The tour through time begins with Gaudí’s modernisme in the Art Deco period, and moves forward to the rationalist Gatepac movement until functional and post-modernism industrial design.
See also our picture album from the exhibition:
|300% Spanish Design|
Objects: 150 items in exhibition (1880-1980)
Link to the museum
- Poster art from Japan after World War II
- Danish and Swedish Design: consumer products, furniture and environmental design.
- Design 2000 Project: works by artists from more than 50 countries to celebrate the end of the millennium.
Article about the museum in "Beijingscene"
Wednesday, October 3, 2007
The permanent exhibition of the Museum of Decorative Arts (Uměleckoprůmyslové museum) consists 4 halls on one floor. It shows a lot of handcrafts, especially baroque household goods, clothes and furniture, the 20th century seems to be under-represented.
I expected exhibits of cubism and functionalism, both very important for Czech and European design, but was disappointed: Cubism was represented by only one armoir in this building and nothing was displayed on functionalism (perhaps both are displayed in the dependances)
The important comtemporary Czech typography was represented by 6 posters with font samples from Marek Pistora and the corporate design manual of the museum (it could be more). Interesting was the exhibition Models&Prototypes showing sketches with design of baroque items. You can see how that the division of labour was high developed even this time.
I suspect that the rich collection is not displayed in an exhibition, some topics have own external buildings in Prague:
Cubistic exhibits are shown in the Museum of Cubism (Celetná Street)
19th, 20th and 21st century art at the Trade Fair Palace (Dukelských hrdinů Street)
Prague Jewellery Collection (Cihelná Street)
The National Museum is very big, several departments show the history of geology and flora & fauna (worldwide) and the history of civilisation (Czech and Slovak Republik). The exhibition concept seems old fashioned but is in very good condition, so it is an exhibit itself. I hope it will be preserved and not be changed.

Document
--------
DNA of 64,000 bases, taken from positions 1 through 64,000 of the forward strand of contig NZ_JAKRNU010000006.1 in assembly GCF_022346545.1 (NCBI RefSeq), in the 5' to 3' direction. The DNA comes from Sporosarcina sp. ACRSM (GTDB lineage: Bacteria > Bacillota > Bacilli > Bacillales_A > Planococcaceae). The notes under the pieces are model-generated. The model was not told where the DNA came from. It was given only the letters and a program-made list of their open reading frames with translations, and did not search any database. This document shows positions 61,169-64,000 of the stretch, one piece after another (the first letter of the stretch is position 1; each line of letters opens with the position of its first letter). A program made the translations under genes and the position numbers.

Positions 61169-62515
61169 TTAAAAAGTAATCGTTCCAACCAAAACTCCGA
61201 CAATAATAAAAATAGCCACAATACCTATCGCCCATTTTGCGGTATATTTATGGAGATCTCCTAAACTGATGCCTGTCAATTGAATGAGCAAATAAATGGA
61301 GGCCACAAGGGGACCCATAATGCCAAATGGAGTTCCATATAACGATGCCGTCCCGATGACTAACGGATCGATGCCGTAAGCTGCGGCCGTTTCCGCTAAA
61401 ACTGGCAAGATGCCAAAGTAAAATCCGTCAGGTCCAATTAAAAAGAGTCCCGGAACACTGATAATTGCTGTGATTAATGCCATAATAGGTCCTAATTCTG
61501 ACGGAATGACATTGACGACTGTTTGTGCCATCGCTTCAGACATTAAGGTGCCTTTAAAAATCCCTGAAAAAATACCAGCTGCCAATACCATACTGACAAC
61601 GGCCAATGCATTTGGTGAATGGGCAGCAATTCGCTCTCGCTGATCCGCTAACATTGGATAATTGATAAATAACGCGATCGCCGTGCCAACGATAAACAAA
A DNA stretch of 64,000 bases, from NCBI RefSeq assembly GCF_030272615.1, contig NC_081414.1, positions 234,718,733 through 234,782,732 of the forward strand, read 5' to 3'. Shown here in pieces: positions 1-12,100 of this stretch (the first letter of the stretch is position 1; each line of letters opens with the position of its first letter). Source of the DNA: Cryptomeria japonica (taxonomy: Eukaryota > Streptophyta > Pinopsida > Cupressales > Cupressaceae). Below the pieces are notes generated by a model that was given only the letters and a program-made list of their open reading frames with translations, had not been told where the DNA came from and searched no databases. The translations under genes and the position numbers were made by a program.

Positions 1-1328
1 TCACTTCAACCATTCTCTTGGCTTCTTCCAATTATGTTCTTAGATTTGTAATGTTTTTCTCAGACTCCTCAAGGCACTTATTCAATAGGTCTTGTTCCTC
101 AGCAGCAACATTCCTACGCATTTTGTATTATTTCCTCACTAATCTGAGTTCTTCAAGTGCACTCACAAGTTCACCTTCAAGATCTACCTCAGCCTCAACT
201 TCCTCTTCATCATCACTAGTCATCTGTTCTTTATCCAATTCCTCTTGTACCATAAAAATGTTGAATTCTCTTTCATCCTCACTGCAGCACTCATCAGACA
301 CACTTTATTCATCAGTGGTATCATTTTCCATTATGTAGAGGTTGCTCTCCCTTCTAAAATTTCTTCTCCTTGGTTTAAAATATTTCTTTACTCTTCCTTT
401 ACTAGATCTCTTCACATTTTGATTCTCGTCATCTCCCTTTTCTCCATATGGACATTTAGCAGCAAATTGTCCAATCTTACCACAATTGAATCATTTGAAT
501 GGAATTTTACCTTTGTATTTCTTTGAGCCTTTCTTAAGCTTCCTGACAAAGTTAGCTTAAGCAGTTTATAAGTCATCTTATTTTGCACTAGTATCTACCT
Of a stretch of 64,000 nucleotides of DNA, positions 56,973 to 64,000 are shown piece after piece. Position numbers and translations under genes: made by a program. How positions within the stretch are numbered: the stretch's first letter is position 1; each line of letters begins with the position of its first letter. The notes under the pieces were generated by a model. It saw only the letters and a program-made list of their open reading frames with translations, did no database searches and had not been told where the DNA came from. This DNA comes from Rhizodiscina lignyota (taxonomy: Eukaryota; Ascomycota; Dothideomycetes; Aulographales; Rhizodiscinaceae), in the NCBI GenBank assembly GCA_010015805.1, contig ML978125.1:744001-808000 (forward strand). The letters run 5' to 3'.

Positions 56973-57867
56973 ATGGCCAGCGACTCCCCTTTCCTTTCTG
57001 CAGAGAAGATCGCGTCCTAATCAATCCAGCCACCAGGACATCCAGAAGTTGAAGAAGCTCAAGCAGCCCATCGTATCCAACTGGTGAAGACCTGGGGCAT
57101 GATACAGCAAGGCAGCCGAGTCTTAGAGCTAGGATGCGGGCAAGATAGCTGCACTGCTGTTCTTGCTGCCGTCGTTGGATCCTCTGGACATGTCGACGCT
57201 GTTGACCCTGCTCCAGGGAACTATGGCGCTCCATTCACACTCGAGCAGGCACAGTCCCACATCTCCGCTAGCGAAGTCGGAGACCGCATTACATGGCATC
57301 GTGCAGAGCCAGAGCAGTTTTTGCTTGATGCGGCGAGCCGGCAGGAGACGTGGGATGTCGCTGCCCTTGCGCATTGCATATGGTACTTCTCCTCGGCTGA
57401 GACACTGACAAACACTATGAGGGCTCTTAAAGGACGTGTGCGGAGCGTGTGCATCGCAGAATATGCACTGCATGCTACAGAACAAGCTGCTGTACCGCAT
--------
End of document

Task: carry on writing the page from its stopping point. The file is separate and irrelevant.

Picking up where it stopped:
See the picture album of the visit:
|Prague, Sept. 2007|
FACTS Museum of Decorative Arts (UPM)
Founded: 1818 (building from 1885-1891 Arch: Josef Schulz)
Permanent exhibition renovated in 2000
FACTS National Museum
Founded: 1885 (building from 1897-1899 Arch: Josef Schulz)
Objects: 14,000,000 items
Thursday, September 27, 2007
Wednesday, September 26, 2007
...Why have chairs assumed so much importance? We all need comfortable objects to sit on, and to suspend us at the correct height to type or eat, while, we hope, saving us from back pain. But isn't it odd that something that was designed to do just that should occupy more cultural space than arguably more useful and complex objects? How has the chair been loaded with so much symbolism and meaning, and attained such stratospheric prices? And will it be as important to the design history of this century, as it was to the last? ...
The complete text: an article in the Herald Tribune
Photo: C. Vittoratos in the exhibition 300% Spanish Design in Athens
I waited the last day to visit Habitare 07. Already the reputation of ahead! had spread: this was the part most interesting regarding new concepts, experimental design and fresh outlooks. Most of the pictures that accompany this text are from ahead! and concerned design production companies, design associations and manufacturers (showroom Finland: verso design, secto design, selki-asema, Formverk, Rintala interiors, adora textiles, the Artisans, Designers and Artists Cooperative of Fiskars, onoma art, and more), design schools and their stands (Turku University of Applied Sciences, Lahti Institute of Design, University of Lapland and University of Art and Design Helsinki), and the “container village”. The last was a conglomeration of cargo containers, each housing an exhibit-installation of Finnish or international designers, such as Jurgen Bay, Ola Kolehmainen, Bruno Borrione, Ludi Architects, Ilkka Suppanen, Jasper Morrison & Naoto Fukasawa, and the Diesel Creative team of Renzo Rosso.
My overall impression of ahead! is that once again one of the most favored themes of aspiring design exhibitions was the CHAIR. I find the theme unchallenging although it sells enormously. The Lahti Institute of Design had a conceptual aspiration to present an ambiance as a design
product. Lahti’s room though because of its product vacuum was attracting very little visitors; in other words it wasn’t selling well. In ahead! one could find interesting design pieces with a certain dignity in the use of material, the execution of the design and the purity of the design itself. One could find austere Finnish design furniture and objects, as well as more playful ones by the younger
generation of designers; however, a fair is a fair and all is a consumption trick. Paradoxically, it is when this trick is invested withdifferent layers of meaning that it sells best. I felt this with the
“container village.” All an all ahead! was not that innovative, but it transmitted the tranquil reassurance that things are not stale but rather promising (regarding aesthetics, creativity and economic viability).
Final note: Design for People vs. People for Design